The Case Against Helping The Poor

1247 Words5 Pages
One of the most pressing matters the world is facing today is the problem of poverty. There are many things that should be done about poverty, yet much of the world is split, on one side people wanting to help and on the other side people not knowing how to go about it. In Garrett Hardin’s “Lifeboat Ethics: The Case Against Helping the Poor,” Hardin present this case to us using the lifeboat as an analogy for nations on earth. Hardin asserts that all nations on earth are viewed as a series of lifeboats adrift at sea. Each lifeboat has a Foreign limited carrying capacity and limited resources. The richer lifeboats have more capacity, more resources, are better managed, and are self-sufficient. Whereas the poorer lifeboats are overcrowded, and their resources are overburdened, so much so that passengers are abandoning poor lifeboats in hopes of being rescued by the richer lifeboats or at least to be aided threw handouts. With limited resources, and very little capacity, what are the passengers on the rich lifeboats to do? Morally, the just thing to do would come to the aid of the passengers in the water and allow them to board the rich lifeboats. This is the argument Peter Singer proposes in his essay “Famine, Affluence, and Morality.” But here lies the dilemma, by allowing the passengers in the water on board, the Mitchell 2 rich lifeboats soon becomes overcrowded, overburdened, and eventually sinks killing everyone onboard. Thus, Hardin successfully uses the lifeboat metaphor to illustrate the problem of aiding the poor. In doing so Hardin asserts that helping the poor and the underdeveloped ... ... middle of paper ... ... Mitchell 5 Hardin’s argument is more persuasive. I will say this though, before reading “Lifeboat Ethics: The Case against Helping the Poor,” and writing this essay, I would have agreed with Peter Singer’s point of view. Having said that, I have found myself swayed to Hardin’s side of the argument. As Hardin asserts in his last paragraph, “For the foreseeable future, our survival demands that we govern our actions by the ethics of a lifeboat, harsh though it may be. Posterity will be satisfied with nothing less” (Hardin 592). It is Hardin that proves more persuasive in his argument against helping the poor.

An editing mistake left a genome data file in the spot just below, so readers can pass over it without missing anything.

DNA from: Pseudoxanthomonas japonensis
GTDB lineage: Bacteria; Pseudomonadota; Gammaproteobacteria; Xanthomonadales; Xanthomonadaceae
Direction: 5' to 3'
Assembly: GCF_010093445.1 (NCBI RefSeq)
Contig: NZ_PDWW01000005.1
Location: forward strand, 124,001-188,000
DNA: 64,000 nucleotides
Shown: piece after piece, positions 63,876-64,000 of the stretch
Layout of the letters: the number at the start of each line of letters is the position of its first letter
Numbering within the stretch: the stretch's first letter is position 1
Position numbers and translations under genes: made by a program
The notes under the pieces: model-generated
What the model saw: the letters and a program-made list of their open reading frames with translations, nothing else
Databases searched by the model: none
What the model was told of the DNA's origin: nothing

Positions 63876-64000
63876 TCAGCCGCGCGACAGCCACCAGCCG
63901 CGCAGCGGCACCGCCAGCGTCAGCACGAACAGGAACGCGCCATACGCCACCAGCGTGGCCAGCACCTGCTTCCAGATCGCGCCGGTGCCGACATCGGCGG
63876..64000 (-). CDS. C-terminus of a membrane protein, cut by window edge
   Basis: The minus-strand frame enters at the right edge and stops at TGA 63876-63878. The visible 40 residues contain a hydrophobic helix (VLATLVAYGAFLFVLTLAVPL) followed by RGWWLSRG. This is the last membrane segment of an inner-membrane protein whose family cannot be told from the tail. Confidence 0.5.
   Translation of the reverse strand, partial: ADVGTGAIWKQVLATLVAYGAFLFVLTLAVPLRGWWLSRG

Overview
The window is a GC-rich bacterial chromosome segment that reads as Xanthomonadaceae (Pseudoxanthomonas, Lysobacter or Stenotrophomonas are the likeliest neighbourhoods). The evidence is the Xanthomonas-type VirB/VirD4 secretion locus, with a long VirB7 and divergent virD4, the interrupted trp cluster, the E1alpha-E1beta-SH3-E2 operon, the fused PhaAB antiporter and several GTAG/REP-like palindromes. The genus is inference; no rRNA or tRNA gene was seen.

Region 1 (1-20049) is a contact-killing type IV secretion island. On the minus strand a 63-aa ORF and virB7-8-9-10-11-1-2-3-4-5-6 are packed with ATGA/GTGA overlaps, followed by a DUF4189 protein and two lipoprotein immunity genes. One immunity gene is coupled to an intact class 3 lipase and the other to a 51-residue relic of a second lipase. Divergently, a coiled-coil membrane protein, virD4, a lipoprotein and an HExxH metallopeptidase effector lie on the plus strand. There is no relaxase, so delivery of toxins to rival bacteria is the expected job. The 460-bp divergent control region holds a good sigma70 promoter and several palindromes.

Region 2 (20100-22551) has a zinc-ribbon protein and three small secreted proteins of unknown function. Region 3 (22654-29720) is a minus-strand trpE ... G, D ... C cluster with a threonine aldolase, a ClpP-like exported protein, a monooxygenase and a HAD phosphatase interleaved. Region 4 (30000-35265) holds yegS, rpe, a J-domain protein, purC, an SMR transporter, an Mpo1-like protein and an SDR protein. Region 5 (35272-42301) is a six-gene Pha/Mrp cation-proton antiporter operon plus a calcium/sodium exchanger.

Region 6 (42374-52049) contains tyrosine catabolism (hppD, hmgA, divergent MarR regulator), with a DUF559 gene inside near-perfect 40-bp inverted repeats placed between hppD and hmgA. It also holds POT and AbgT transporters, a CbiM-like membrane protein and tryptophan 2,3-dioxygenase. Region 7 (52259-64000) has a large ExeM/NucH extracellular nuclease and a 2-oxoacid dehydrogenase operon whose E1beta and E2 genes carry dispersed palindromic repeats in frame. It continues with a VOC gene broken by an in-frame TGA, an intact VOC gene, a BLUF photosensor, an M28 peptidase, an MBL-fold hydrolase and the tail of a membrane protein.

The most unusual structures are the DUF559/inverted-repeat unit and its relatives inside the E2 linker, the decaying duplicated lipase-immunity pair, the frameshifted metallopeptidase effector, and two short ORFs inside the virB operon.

Open Document